Robin James finds a more relevant metaphor for understanding contemporary surveillance in acoustics. In “Acousmatic Surveillance and Big Data” James argues that the metaphor of acousmatic harmonics is “particularly appropriate” for representing “NSA-style dataveillance,” — that is, the dynamic search for patterns of relationships in big data sets. Acousmatic sound is sound heard without seeing its source; what is signal and what is noise emerges gradually rather than being anticipated in advance. So, as James points out, “when President Obama argued that ‘nobody is listening to your telephone calls,’ he was correct. But only insofar as nobody (human or AI) is ‘listening’ in the panoptic sense … Instead of listening to identifiable subjects, the NSA identifies and tracks emergent properties that are statistically similar to already identified patterns of ‘suspicious’ behavior.” In other words, whereas panoptic narratives focus on specific people being targeted, an “acousmatic” approach would help us see surveillance’s suffusion throughout social life. It is a constant listening for rhythms in the metadata din, in order to divine communicative norms and track the inevitable deviations from them.
Just as we should reconsider conceiving of surveillance as primarily listening to specific individuals, we should stop thinking of data as something that is taken from us. As Jenny Davis points out in “We Don’t Have Data, We Are Data,” the discussion of captured data should be extended beyond individualist notions of personal privacy and private property. “Data is the currency for participation in digitally mediated networks; data is required for involvement in the labor force; data is given, used, shared, and aggregated by those who care for and heal our bodies,” she writes. “We live in a mediated world, and cannot move through it without dropping our data as we go.” Recognizing that we cannot live without generating data would help move us past the narratives that blame individuals for not better protecting themselves and toward narratives that explore the different degrees of complicity and evasion we must continually orchestrate.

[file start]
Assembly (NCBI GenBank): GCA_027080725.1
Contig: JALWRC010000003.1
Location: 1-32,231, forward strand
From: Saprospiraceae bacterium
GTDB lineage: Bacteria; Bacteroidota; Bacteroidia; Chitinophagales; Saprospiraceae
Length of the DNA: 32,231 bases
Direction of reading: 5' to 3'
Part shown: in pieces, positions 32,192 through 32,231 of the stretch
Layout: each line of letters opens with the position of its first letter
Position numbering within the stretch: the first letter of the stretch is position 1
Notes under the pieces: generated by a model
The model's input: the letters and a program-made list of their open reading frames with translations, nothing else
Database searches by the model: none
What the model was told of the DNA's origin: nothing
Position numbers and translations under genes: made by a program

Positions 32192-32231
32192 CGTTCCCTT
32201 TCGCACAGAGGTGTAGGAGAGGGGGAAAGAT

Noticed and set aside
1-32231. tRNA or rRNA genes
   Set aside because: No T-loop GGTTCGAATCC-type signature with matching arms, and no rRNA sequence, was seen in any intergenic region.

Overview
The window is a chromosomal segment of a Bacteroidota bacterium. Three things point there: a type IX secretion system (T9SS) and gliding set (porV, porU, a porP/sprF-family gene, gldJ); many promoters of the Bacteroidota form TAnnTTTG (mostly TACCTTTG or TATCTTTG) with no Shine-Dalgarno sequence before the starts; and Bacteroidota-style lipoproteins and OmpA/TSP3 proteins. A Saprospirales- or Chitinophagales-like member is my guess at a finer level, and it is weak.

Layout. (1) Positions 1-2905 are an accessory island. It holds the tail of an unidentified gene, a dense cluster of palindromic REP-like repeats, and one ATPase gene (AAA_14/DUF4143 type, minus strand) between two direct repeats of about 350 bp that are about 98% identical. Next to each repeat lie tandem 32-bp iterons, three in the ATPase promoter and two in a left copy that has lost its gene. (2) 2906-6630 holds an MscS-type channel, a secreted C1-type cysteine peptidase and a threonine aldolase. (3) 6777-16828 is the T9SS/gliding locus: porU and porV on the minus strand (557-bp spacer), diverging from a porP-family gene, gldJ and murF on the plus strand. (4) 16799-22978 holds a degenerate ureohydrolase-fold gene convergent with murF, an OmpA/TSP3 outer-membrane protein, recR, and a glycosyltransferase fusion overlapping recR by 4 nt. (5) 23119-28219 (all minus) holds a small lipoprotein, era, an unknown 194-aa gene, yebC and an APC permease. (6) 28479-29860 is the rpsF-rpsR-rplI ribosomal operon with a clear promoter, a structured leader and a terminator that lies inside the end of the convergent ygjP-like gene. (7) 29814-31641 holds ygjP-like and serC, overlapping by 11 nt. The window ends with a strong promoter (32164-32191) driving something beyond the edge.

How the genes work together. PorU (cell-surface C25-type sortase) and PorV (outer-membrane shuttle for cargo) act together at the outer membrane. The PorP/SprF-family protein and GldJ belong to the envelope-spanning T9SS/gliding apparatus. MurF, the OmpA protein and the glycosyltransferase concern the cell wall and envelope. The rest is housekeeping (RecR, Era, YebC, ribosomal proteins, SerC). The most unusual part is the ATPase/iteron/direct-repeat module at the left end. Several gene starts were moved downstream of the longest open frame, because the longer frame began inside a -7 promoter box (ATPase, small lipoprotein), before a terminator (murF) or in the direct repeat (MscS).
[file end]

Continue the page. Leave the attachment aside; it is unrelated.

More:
Between privacy and control, our pious retelling of outdated surveillance narratives leaves too little to the imagination. As PJ Patella-Rey argues in “Social Media, Sorcery, and Pleasurable Traps,” “the model of surveillance is no longer an iron cage but a velvet one — it is now sought as much as it is imposed. Social media users, for example, are drawn to sites because they offer a certain kind of social gratification that comes from being heard or known. Such voluntary and extensive visibility is the basis for a seismic shift in the way social control operates — from punitive measures to predictive ones.” The metaphor of an inviting stage that entices and rewards performers’ free disclosure troubles the conventional figures of who is watching: It is rarely just the omniscient state, the prison guard, or the inconspicuous informer but also the sorts of audiences we actively cultivate.
These examples suggest the sorts of fictional narratives that might help us better understand surveillance now and in the future. Rather than Black Mirror, Minority Report, and 1984, we need more narratives in the vein of The Handmaid’s Tale, which foregrounds the gendered experience of watching and being watched; Ghost in the Shell, which takes for granted the ways the embodied self is conditioned by networked society; or Southland Tales, which carries the tension between celebrity, spectacle, and pervasive surveillance beyond narrative’s ability to represent it.
In surreal times, speculative fictions and narratives don’t merely frame (and constrict) our collective imagination. As sociologist and sci-fi/fantasy author Sunny Moraine writes, “it’s not just escapism,” particularly for marginalized people. “It’s daring to imagine worlds in which we and our experiences are real, and they matter.” The worlds described in speculative fictions “don’t exist apart and separate from the world we live in,” she writes. “They’re a form of claims-making on reality.” Speculative fiction “allows us to make a way out of whatever unbearable moment we seem to be stuck in. It doesn’t give us a finish line. It gives us the race.”
As the boundary between the present and future blurs, Morraine’s notion of “claims-making” through storytelling provides a mechanism to shape the future. This might stand alongside other strategies as a means to re-enchant the boundary between science fiction and social reality. Writing oneself into stories, as Haraway reminds us, “is about the power to survive, not on the basis of original innocence, but on the basis of seizing the tools to mark the world that marked [cyborg authors] as other.” As Haraway insists, stories are tools to “reverse and displace the hierarchical dualisms of naturalized identities.” Although articulating a future in fiction may not be enough to make it real, through writing it, we can better grasp its illusory separation from reality, neither as stable nor impervious to radical change as imagined.